05 Mar 2011 14:30

Since quite some time I feel that political economy is like a game of Rock-paper-scissors.

[A [vicious] cycle of various systems that each beat each other…]

Before capitalism, there was feudalism. The dynamic growth of the industrial revolution allowed capitalism to displace earlier forms of organization, but the wild original capitalism also produced extreme inequality and was vulnerable to heavy cyclical shocks.

So, capitalism is vulnerable to socialism and communism, who was promising prosperity and equality. While initially allowing a strong mobilization of resources, communism tends to petrify, and therefore lose any progressive dynamic after some time.

Therefore, communism is vulnerable to a ‘social market economy’, basically Keynesian macroeconomics. Such a policy is more dynamic than communism, and not so exposed to shocks and inequality as ‘originial’ or ‘Austrian’ capitalism.

Unfortunately, Keynesian economics is vulnerable to ‘neo classical’ capitalism, as unconstraint companies without respect for environment or workers can make more profit than those playing by the Keynesian rules…

So, the sequence would go… Classical capitalism is beaten by socialism, which, in turn is beaten by Keynesian economics, which are then, beaten by neo-classical capitalism. The sequence should then repeat itself….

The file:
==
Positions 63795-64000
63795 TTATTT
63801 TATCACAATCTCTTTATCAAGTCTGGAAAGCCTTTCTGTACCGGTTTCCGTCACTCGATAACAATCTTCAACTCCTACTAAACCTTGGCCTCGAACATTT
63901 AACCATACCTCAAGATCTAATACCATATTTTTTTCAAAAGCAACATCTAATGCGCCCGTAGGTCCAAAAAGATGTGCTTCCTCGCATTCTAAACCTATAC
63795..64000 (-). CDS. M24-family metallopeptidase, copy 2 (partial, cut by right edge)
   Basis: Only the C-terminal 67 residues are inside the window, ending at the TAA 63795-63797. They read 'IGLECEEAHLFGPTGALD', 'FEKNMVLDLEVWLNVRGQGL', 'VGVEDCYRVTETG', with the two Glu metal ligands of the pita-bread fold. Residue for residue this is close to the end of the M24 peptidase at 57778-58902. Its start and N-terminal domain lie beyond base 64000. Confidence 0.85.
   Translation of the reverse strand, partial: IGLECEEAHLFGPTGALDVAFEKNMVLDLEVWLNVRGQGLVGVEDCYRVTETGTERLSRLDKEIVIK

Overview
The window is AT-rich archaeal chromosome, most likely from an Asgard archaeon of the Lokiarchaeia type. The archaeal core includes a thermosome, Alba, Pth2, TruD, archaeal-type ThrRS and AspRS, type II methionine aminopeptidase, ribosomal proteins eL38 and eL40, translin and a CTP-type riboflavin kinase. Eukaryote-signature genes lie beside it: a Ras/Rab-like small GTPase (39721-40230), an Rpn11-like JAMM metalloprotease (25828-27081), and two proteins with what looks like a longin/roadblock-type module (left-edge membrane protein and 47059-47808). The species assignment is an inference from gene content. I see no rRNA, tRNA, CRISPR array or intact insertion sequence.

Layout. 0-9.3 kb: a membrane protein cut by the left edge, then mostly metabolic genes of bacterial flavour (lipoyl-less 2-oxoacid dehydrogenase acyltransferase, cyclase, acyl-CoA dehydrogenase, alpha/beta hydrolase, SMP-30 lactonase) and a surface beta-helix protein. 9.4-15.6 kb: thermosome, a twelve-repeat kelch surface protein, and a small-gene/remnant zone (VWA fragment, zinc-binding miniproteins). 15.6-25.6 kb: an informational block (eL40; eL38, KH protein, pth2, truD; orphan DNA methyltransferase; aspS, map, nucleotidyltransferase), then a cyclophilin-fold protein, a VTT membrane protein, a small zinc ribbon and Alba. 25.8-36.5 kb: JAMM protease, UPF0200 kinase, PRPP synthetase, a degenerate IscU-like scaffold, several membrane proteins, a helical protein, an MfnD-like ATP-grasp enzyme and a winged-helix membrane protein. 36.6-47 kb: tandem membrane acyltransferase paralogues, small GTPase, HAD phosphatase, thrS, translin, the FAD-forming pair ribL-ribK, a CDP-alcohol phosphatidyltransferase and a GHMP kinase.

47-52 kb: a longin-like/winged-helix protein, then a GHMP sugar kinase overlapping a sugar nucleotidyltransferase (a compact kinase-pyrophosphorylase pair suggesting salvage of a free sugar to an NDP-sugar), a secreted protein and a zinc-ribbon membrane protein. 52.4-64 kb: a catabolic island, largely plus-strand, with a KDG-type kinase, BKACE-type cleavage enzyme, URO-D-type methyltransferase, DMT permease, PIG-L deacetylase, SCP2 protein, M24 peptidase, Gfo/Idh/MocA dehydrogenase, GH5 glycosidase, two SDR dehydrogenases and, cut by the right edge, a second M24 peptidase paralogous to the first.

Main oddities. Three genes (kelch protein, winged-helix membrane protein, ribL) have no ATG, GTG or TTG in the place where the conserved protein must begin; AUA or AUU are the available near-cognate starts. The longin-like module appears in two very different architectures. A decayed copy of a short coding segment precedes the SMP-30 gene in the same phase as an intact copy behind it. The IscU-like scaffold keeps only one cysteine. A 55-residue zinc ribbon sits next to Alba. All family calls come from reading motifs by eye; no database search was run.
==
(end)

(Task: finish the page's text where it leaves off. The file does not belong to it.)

Or, in other words, the only fact that makes capitalists accept a relatively fair and prosperous model like Keynesian economics, is fear of violent communist revolution. With that fear weakening, they see no reason why they should care about unemployment and general prosperity.

[One historical variety is of course fascism. It keeps the old big business elites in power (unlike communism) and usually accepts deficit spending (for wars and the like)] As it modernizes less than communism and is at least as static when in power, it should last even shorter, even if they aren’t losing a big war]

Unfortunately, I can’t see a way how MMT ore some form of Neo-Keynesianism can beat Neo-liberalism.

The natural successor of neo-classical capitalism would have to be some form of Neo-communism. But with communism so discredited as it is at present, this seems unlikely.

So, my pessimistic view: The most likely things will be some fascism-like systems, that will, without an alternative, be followed by series of failed states, and a collapse of civilization, back to the middle-ages.


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